The Lithuanian Jewish Community and six foreign embassies to Lithuania held an event called “Seventy-Eight Years Later: Honoring, Learning and Seeking Justice” Friday to mark International Holocaust Remembrance Day. This took the form of a panel discussion. The group who held the event included Japanese ambassador Tetsu Ozaki, Israeli ambassador Had Wittenberg Silverstein, US ambassador Robert Gilchrist, German ambassador Matthias Sonn, Dutch ambassador Tim van Gulijk, the European Commission representative in Lithuania and LJC chairwoman Faina Kuliansky.
Chairwoman Kukliansky said it is our shared responsibility to remember the past.
“Statues to specific people are treated respectfully in Lithuania, people visit them, they are maintained and aren’t forgotten. The situation is completely different with monuments to the victims of mass murder,” she noted.
“Very recently, in Kaunas, I gave an interview to Italian reporters at the site of the Garage massacre, where some of the first victims of the Holocaust in Lithuania were murdered. There is a statue there. I proposed the reporter ask some school pupils walking by from the nearby school what they knew about the Garage incident. Not even a single student was able to say what happened there, despite the fact they attend school right next to a monument commemorating the mass murder site. I think this is a classical example showing that while we can talk at length, we can adopt legislation, but there has to be the human factor, so that someone, in this case the pupils, would have their attention directed and would be told, by the school principal in this example, about this, something which should self-evident and just part of life,” Kukliansky said.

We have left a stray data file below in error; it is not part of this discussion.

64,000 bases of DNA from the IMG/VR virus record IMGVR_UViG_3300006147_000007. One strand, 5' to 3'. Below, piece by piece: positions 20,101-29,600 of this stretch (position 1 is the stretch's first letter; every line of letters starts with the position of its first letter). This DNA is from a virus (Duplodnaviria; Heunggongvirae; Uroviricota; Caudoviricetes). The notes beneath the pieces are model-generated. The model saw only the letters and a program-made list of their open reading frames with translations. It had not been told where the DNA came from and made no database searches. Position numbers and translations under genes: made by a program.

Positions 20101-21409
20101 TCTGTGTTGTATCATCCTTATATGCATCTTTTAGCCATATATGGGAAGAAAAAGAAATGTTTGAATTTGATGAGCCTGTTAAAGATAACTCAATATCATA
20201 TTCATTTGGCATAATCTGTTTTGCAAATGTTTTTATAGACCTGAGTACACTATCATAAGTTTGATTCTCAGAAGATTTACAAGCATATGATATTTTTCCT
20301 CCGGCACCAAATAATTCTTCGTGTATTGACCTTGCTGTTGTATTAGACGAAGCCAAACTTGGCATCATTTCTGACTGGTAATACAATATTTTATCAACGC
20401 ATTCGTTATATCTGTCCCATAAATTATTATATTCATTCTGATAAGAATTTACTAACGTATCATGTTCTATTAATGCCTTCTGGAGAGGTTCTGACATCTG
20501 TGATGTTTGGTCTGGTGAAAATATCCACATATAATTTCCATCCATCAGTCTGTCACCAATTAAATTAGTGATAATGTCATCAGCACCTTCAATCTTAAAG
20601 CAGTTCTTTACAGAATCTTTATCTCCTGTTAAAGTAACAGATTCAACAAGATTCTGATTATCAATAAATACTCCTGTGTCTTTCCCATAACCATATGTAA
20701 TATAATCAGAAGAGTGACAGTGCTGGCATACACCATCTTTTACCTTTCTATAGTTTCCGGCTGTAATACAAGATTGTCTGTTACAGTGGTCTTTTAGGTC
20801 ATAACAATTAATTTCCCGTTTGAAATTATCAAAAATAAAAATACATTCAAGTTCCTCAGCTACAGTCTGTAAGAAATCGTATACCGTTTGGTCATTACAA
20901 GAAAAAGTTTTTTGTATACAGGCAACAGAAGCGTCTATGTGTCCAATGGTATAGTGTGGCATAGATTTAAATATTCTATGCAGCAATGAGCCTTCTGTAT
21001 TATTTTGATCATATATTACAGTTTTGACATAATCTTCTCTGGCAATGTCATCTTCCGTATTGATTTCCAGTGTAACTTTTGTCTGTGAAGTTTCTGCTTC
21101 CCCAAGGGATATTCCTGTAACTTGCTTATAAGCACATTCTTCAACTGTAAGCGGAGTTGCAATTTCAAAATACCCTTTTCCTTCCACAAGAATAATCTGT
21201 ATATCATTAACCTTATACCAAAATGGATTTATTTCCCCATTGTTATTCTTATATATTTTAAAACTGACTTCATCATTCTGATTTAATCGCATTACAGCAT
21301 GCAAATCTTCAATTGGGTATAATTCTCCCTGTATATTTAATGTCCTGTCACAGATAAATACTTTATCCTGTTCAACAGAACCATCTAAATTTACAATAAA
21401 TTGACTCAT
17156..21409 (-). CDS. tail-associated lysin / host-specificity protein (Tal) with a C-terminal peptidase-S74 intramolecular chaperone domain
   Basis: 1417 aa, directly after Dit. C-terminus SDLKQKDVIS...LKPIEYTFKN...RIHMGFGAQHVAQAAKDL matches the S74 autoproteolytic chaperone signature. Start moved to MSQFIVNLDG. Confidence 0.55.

The six diplomats and the chairwoman drafted a joint resolution for the event calling for an end to Holocaust denial and distortion, more cooperation with local Lithuanian institutions to increase Holocaust education and greater partnership with the Government, Lithuanian society and Jewish communities in Lithuania to achieve these goals.
“An understanding of the tragedy of the Holocaust is necessary in our desire to preserve and strengthen the values which are the foundation of our relations, and these efforts have never been so important as they are today to the peace and security of our nations. We will continue to speak out for and defend openly the democratic values which bind us,” the joint resolution concluded.